14. Kim, H.C., et al., Highly stable and reduction responsive micelles from a novel polymeric surfactant with a repeating disulfide-based gemini structure for efficient drug delivery, Polymer, 2017.
15. Bai, J., et al., Triple-Modal Imaging of Magnetically-Targeted Nanocapsules in Solid Tumours In Vivo, Theranostics, 2016, 6(3):342-356.
16. Jain, S., et al., Estradiol functionalized multi-walled carbon nanotubes as renovated strategy for efficient gene delivery, RSC Advances, 2016; 6(13):10792-801.
17. Mehdizadeh, M., et al., Biotin decorated PLGA nanoparticles containing SN-38 designed for cancer therapy. Artificial cells, nanomedicine, and biotechnology. 2016:1-0.
18. Rubio, N., et al., Solvent-Free Click-Mechanochemistry for the Preparation of Cancer Cell Targeting Graphene Oxide, ACS Applied Materials & Interfaces, 2015, 7 (34), 18920-18923.
19. Mou, J., et al., A New Green Titania with Enhanced NIR Absorption for Mitochondria-Targeted Cancer Therapy, Theranostics, 2017; 7(6):1531-1542.
20. Azam, A., et al., Type III secretion as a generalizable strategy for the production of full-length biopolymer-forming proteins, Biotechnol. Bioeng. 2015, doi:10.1002/bit.25656.
21. Yu, W., et al., PEGylated recombinant human interferon-ω as a long-acting antiviral agent: Structure, antiviral activity and pharmacokinetics. Antiviral Research, 2014. 108: p. 142-147.
22. Tang, L., et al., Separation and detection of bis-maleimide-polyethylene glycol and mono-maleimide-polyethylene glycol by reversed-phase high pressure liquid chromatography, Journal of Chromatography A 2012, 1246, p: 117–122.
23. Ozdemir, T., et al., Bottom-up assembly of salivary gland microtissues for assessing myoepithelial cell function, Biomaterials, 2017, V. 142, P. 124-135.
24. Soon, A.S.C., et al., Modulation of fibrin matrix properties via knob:hole affinity interactions using peptide–PEG conjugates, Biomaterials, 2011, Volume 32, Issue 19, Pages 4406-4414.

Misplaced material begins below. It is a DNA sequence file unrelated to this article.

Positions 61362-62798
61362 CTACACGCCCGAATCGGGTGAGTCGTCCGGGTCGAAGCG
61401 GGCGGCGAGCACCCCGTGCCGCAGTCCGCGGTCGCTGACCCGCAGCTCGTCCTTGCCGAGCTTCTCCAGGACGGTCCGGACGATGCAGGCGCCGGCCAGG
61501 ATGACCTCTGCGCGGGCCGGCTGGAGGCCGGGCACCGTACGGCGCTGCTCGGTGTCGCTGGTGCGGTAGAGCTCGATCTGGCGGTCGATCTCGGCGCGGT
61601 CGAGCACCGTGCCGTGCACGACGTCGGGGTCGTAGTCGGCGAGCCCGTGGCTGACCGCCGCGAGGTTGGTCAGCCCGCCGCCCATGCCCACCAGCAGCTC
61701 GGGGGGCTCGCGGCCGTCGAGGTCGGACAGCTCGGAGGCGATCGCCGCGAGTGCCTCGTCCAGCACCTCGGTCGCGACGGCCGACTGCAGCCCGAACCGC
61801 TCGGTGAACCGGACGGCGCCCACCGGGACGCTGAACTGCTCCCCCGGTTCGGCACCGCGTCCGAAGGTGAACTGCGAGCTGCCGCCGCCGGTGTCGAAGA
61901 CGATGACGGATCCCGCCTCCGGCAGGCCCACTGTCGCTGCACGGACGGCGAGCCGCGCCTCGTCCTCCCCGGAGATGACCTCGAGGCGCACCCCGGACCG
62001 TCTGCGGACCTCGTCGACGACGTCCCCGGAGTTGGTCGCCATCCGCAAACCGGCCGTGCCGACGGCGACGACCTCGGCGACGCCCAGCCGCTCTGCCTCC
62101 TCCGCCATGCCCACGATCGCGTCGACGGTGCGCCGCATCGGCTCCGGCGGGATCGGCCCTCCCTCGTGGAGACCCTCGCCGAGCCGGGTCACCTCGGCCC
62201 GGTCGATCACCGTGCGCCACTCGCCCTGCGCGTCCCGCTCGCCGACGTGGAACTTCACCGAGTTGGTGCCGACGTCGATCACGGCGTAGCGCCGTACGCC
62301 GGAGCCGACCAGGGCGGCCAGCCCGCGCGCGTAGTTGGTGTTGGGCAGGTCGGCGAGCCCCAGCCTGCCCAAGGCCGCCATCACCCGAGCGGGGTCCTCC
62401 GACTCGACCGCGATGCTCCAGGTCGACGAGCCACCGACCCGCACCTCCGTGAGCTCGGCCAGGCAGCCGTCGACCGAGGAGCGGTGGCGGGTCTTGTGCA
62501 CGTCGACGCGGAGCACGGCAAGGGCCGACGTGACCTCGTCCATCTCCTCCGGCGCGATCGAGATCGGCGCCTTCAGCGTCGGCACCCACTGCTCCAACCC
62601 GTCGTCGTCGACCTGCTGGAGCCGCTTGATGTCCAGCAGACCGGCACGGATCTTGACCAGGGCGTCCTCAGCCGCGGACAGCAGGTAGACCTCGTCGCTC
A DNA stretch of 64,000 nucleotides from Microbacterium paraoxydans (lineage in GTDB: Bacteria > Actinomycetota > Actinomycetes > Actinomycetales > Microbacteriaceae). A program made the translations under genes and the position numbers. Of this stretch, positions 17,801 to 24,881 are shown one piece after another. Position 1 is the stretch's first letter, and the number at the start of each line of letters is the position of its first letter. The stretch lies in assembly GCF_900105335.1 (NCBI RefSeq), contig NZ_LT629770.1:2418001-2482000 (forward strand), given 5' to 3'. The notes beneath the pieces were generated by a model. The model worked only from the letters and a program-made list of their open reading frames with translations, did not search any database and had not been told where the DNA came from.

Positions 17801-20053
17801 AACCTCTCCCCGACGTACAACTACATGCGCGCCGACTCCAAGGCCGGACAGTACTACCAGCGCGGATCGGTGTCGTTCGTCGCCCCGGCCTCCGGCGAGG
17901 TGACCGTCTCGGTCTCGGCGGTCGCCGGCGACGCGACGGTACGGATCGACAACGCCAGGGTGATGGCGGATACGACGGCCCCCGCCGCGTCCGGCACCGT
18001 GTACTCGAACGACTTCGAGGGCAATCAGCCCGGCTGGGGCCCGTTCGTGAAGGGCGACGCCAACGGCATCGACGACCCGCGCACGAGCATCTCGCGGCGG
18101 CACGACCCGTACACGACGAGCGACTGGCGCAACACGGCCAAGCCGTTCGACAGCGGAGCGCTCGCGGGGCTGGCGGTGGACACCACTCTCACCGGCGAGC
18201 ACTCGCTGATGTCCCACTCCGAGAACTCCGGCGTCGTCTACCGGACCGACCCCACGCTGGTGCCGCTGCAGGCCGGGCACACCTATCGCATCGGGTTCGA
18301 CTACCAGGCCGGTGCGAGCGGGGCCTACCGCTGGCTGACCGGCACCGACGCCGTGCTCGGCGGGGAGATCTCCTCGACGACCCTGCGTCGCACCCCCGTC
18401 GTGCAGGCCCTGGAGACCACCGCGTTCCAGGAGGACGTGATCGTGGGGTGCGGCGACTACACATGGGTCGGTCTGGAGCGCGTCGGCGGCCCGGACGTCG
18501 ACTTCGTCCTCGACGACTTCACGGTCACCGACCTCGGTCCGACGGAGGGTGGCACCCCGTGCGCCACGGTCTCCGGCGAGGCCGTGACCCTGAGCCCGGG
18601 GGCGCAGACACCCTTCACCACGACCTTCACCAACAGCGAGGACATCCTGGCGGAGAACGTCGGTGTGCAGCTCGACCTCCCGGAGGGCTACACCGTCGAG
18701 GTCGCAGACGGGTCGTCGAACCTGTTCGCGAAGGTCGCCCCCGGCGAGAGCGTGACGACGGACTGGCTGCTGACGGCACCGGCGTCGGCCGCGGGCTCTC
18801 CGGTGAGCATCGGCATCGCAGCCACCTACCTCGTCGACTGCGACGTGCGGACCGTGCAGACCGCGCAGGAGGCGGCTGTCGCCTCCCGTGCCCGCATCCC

25. Jiang, Z., et al., A microfluidic-based cell encapsulation platform to achieve high long-term cell viability in photopolymerized PEGNB hydrogel microspheres. Journal of Materials Chemistry B. 2017; 5(1):173-80.
26. Liang, Y., et al., Controlled release of an anthrax toxin-neutralizing antibody from hydrolytically degradable polyethylene glycol hydrogels, Journal of Biomedical Materials Research Part A, 2016, Volume 104, Issue 1, pages 113–123.
27. Lilly, J.L., et al., Characterization of Molecular Transport in Ultrathin Hydrogel Coatings for Cellular Immunoprotection, Biomacromolecules 2015 16 (2), 541-549
28. Feng, Q., et al., Mechanically Resilient, Injectable, and Bioadhesive Supramolecular Gelatin Hydrogels Crosslinked by Weak Host-Guest Interactions Assist Cell Infiltration and In Situ Tissue Regeneration. Biomaterials. 2016.
29. Tan, J.J., et al.,. Impact of substrate stiffness on dermal papilla aggregates in microgels, Biomaterials science, 2018.
30. Pan, J., Fabrication of a 3D hair follicle-like hydrogel by soft lithography, J Biomed Mater Res Part A 2013 101(11):3159-69.
31. Kozai, T.D.Y, et al., Two-photon imaging of chronically implanted neural electrodes: Sealing methods and new insights, Journal of Neuroscience Methods, 2016, Volume 258, Pages 46-55.
32. Sridhar, B. V., et al., Development of a Cellularly Degradable PEG Hydrogel to Promote Articular Cartilage Extracellular Matrix Deposition. Advanced Healthcare Materials, 2015, 4: 702–713.
33. Wehrman, M.D., et al., Rheological properties and structure of step‐and chain‐growth gels concentrated above the overlap concentration. AIChE Journal, 2017.
34. Stoichevska, V., et al., Engineering specific chemical modification sites into a collagen‐like protein from Streptococcus pyogenes, Journal of Biomedical Materials Research Part A., 2017.
35. Heffernan, J.M., et al., Bioengineered Scaffolds for 3D Analysis of Glioblastoma Proliferation and Invasion, Annals of Biomedical Engineering, 2015, Volume 43, Issue 8, pp 1965-1977.
36. Addington, C.P., et al., Enhancing neural stem cell response to SDF-1α gradients through hyaluronic acid-laminin hydrogels, Biomaterials, 2015, Volume 72, Pages 11-19.
37. Ma, Y., et al., Artificial microniches for probing mesenchymal stem cell fate in 3D, Biomater. Sci., 2014, 2, 1661.
Founded in 2001 by recognized experts in PEG synthesis and PEGylation, JenKem Technology specializes exclusively in the development and manufacturing of high quality polyethylene glycol (PEG) products and derivatives, and related custom synthesis and PEGylation services. JenKem Technology is ISO 9001 and ISO 13485 certified, and adheres to ICH Q7A guidelines for GMP manufacture. The production of JenKem® PEGs is back-integrated to on-site manufacturing from ethylene oxide, enabling facile traceability for GMP regulated customers. JenKem Technology caters to the PEGylation needs of the pharmaceutical, biotechnology, medical device and diagnostics, and emerging chemical specialty markets, from laboratory scale through large commercial scale.